IT’S hard to know what constitutes “fighting the good fight” any more. On the one hand, youth from all over the world rushing to join the Islamic State of Iraq and the Levant, renamed the Islamic State (IS), are strongly discouraged from doing so. Early this month, more than 100 imam from the United Kingdom signed an open letter urging British Muslim youth against going to fight in Syria and Iraq; encouraging them, instead, to make aid donations and to express their support from within the UK “in a safe and responsible way”.
On Friday, British imam and ulama from both sides of the Shia and Sunni divide came together and released a video condemning IS and its fight, and warned Muslims against creating sectarian divisions within the religion. On the other hand, fresh attacks and counter-attacks between Israel and Palestine this past week have resulted in an outpouring of condemnation against Israel, with international Muslim aid dollars swiftly flooding into Palestine.
When exactly can one fight against an oppressor and when can one not? And, what is the difference between going to someone’s country to fight and sending money for the people of that country to fight? The difference between providing succour to the oppressed and supporting terrorism can sometimes be the same blurry line. And, is killing “all right” for as long as the other side is of a different religion? What does that say about our understanding of the morality of killing?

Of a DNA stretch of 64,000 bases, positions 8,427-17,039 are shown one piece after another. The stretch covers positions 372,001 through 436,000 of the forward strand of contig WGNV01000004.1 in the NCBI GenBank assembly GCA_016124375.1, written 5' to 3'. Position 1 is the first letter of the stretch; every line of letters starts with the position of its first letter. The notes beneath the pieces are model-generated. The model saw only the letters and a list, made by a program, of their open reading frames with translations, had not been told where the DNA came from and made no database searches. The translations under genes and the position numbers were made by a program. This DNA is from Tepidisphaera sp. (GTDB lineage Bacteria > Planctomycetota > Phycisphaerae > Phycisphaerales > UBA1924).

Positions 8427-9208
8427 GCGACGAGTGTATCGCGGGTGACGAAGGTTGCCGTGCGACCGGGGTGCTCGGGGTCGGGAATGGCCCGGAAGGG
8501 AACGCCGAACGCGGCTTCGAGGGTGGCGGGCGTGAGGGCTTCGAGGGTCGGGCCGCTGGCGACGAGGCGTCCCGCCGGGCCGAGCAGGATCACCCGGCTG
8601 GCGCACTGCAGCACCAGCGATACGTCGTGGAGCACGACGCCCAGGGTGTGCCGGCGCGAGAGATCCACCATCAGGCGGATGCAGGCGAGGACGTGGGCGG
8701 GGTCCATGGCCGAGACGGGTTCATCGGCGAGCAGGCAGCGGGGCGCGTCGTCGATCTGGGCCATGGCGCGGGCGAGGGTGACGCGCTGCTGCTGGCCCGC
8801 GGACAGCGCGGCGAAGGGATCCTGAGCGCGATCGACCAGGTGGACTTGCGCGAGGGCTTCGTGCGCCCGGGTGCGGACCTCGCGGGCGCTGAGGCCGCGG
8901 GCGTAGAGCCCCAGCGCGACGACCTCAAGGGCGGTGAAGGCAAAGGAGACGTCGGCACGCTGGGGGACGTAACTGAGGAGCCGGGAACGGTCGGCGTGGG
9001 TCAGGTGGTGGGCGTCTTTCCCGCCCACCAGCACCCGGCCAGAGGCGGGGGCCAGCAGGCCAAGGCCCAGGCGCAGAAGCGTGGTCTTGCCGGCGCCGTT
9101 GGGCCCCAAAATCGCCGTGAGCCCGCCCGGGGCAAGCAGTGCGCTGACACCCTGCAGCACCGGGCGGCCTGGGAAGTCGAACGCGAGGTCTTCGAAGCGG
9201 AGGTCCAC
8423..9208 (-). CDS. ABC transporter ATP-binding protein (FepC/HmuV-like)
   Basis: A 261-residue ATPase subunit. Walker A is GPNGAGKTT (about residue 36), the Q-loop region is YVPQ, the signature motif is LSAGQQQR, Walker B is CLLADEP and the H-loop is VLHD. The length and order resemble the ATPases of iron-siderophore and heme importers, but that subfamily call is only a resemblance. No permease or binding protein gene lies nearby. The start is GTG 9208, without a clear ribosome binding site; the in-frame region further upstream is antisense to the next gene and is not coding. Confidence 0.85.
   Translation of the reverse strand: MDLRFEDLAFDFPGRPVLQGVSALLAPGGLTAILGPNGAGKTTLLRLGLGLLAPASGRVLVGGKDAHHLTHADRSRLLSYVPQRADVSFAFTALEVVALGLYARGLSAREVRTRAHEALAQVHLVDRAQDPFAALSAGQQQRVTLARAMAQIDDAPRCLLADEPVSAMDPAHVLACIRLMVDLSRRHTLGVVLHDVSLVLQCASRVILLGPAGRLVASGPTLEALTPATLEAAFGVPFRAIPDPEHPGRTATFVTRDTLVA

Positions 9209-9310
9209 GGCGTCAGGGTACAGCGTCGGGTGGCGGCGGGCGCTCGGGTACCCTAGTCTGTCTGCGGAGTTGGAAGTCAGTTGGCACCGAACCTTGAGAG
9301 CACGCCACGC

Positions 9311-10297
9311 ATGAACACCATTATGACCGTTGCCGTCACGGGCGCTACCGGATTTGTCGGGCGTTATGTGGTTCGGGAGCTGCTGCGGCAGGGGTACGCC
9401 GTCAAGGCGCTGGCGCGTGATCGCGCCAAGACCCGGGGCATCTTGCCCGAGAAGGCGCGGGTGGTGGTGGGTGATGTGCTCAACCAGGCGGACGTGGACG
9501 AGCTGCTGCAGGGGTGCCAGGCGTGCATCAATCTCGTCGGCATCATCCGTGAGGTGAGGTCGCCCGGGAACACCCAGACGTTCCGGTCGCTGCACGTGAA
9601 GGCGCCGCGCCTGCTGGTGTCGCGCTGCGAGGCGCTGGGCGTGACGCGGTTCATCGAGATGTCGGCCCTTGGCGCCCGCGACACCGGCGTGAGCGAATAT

Against the backdrop of Malaysia learning of the ignominious success of its first suicide bomber last month, the education minister urged more schools to set up “Criminalise War Clubs” to create awareness among students that war is a crime against humanity. Set up by former prime minister Tun Dr Mahathir Mohamad’s wife, Tun Dr Siti Hasmah Mohd Ali, the club aims “to teach children that they have to distance themselves from war and killings, and conflicts of any nature”. Yet, despite having been established 15 months ago, only three schools have set up chapters.
Contrast that with IS’ social media reach, and society should wonder which signpost Malaysian youth will be taking more note of. Having a Hitler-glorifying member of parliament does not help, either. With the forces of evil making aggressive bids for the minds and souls of our young, it is imperative now, more than ever, that leaders do not hesitate to condemn terrorists, murderers and their admirers. Leaders have to be unambiguous about not supporting the bad guys and not be shy to say it. Neither should they try to hedge their bets by trying to appease the lunatic fringe. Where is the voice of the National Fatwa Council? And, why don’t Friday sermons condemn IS? Or, is there no “right” or “good” to stand up for any more? NST Letters 13 July 2014